When people ask me ‘what do you do for work?’ the answer ‘Public Relations’ can commonly get one of two responses:
- A smug comment about PR stereotypes as party girls and spin doctors.
- ‘Isn’t PR just like marketing?’
The simplest way to introduce Public Relations, and also one of our favourites is, as Professor of Corporate Communications Anne Gregory puts it, “it does what it says on the tin.”
In other words, PR is focused on creating and maintaining “mutually beneficial relationships” between a business and its publics.
A company’s reputation within the business environment has always been a vital factor for profitability and overall success. The Chartered Institute of Public Relations (CIPR) describes PR as being “about reputation, the result of what you do, what you say and what others say about you.”
Corporate reputation is focused on how key publics perceive your brand, whereas PR (in general) focuses on the relationship between the company and key publics.
This is where we come in… A PR practitioner’s role is to manage both the corporate reputation and relationships. Reputation and relations are closely interlinked and the role of a PR practitioner is to ensure a company’s ‘mutually beneficial’ relationships are maintained.
But what does that involve?
A strong reputation is largely achieved through positive exposure of a company’s actions – actions such as transparency of information, corporate social responsibility (CSR) and predominantly more traditional methods of creating positive brand awareness. In short, delivering sustained positive press media coverage.
A company’s reputation whether that be their image, identity or brand, all predict the quality and strength of relationships. As reputation is a result of a company’s actions, it is obvious that a company with a good reputation will have strong relationships with its publics, making it more likely that people will want to work with them or use their products and services. Ultimately, stakeholders and publics are what keep a company successful.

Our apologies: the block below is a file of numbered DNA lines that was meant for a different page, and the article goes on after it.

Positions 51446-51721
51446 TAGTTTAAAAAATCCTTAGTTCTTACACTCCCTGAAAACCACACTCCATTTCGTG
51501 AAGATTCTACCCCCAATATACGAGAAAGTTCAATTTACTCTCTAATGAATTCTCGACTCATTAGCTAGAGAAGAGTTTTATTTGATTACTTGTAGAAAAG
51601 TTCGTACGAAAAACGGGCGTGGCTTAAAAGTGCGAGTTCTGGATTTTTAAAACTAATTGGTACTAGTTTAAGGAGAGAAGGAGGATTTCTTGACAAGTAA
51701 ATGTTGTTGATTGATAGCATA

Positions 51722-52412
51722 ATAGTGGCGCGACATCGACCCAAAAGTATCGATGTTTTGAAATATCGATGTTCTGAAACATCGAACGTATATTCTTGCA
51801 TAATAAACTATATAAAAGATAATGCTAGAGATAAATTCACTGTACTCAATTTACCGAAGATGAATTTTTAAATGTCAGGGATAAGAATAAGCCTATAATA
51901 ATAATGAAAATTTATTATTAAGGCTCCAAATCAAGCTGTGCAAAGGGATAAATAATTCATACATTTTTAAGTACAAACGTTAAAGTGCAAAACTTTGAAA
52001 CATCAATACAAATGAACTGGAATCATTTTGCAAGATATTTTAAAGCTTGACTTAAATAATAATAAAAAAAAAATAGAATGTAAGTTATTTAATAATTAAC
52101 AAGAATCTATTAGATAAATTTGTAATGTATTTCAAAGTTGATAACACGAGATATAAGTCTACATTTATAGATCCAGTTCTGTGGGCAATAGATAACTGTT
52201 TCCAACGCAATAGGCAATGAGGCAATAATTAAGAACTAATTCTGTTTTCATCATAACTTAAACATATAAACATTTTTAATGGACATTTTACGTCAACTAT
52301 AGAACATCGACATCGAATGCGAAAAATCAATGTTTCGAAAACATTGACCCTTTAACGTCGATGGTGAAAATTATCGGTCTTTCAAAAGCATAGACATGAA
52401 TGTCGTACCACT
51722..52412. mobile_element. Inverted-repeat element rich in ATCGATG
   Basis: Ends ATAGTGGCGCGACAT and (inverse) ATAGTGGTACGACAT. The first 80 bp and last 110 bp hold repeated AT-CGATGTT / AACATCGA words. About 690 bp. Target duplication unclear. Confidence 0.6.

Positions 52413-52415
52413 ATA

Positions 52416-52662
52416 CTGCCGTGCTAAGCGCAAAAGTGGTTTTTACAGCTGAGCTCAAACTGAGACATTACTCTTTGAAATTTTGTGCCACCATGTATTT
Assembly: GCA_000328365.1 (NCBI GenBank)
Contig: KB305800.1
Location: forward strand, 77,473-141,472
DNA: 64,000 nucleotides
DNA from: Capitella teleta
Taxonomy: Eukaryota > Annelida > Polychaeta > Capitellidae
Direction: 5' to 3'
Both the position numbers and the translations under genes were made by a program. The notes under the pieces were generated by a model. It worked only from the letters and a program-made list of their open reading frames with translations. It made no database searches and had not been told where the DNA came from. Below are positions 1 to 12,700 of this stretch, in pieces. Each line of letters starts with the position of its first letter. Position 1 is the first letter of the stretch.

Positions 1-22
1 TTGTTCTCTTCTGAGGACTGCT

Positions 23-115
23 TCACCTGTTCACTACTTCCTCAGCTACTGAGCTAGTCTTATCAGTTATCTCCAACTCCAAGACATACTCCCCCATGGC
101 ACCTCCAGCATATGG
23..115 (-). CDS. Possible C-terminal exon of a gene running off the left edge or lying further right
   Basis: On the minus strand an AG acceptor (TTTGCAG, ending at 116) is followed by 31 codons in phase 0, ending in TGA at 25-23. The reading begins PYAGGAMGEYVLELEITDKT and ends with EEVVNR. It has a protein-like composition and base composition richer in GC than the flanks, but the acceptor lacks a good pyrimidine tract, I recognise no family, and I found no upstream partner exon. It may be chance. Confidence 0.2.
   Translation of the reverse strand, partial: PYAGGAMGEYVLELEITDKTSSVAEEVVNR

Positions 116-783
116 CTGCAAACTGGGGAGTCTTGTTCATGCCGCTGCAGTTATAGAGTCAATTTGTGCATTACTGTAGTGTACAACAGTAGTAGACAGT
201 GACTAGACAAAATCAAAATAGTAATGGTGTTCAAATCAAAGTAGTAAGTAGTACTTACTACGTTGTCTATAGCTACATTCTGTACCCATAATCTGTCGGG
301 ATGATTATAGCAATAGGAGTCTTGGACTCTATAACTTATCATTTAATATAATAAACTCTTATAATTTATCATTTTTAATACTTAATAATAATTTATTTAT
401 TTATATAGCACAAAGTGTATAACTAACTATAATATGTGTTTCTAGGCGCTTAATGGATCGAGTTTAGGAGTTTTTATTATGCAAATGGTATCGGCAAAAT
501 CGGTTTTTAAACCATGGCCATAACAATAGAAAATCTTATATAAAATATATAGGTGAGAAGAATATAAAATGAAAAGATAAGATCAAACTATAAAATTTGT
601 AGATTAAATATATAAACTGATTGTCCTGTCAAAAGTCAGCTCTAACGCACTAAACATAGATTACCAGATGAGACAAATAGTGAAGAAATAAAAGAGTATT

Why PR Cannot Be Ignored.
The much debated argument that PR is just a branch of marketing, comes with fair reasoning. PR does come under the umbrella of the marketing mix (alongside advertising, sales promotion, direct marketing and personal selling). It is true PR is commonly used alongside the other tools under the marketing umbrella by companies to enhance their return on investment (ROI). However there are still many key fundamental differences that set PR apart from the marketing mix as a profession in its own rights.
With the increasing demand and globally dominant view that organisations should be actively aware of social, ethical and environmental issues, PR is now being highlighted by marketing and advertising as a tool to help boost commercial business and reputation.
However, PR has always been a prominent aspect of business, just overshadowed by marketing and advertising when the corporate world was dominantly finance focused. Yet, in the new digital age of social media, the public are becoming increasingly able to see past a company’s advertising and marketing strategies.
The ability to access information about an organisation online through social media, reviews and news platforms has resulted in increased CSR, strengthening relationships and further reputation management. All these PR activities focus on trust and building relationships with the public as individual people not just consumers of a product or service.
If you would like advice on how to develop and sustain your company’s reputation, please get in touch.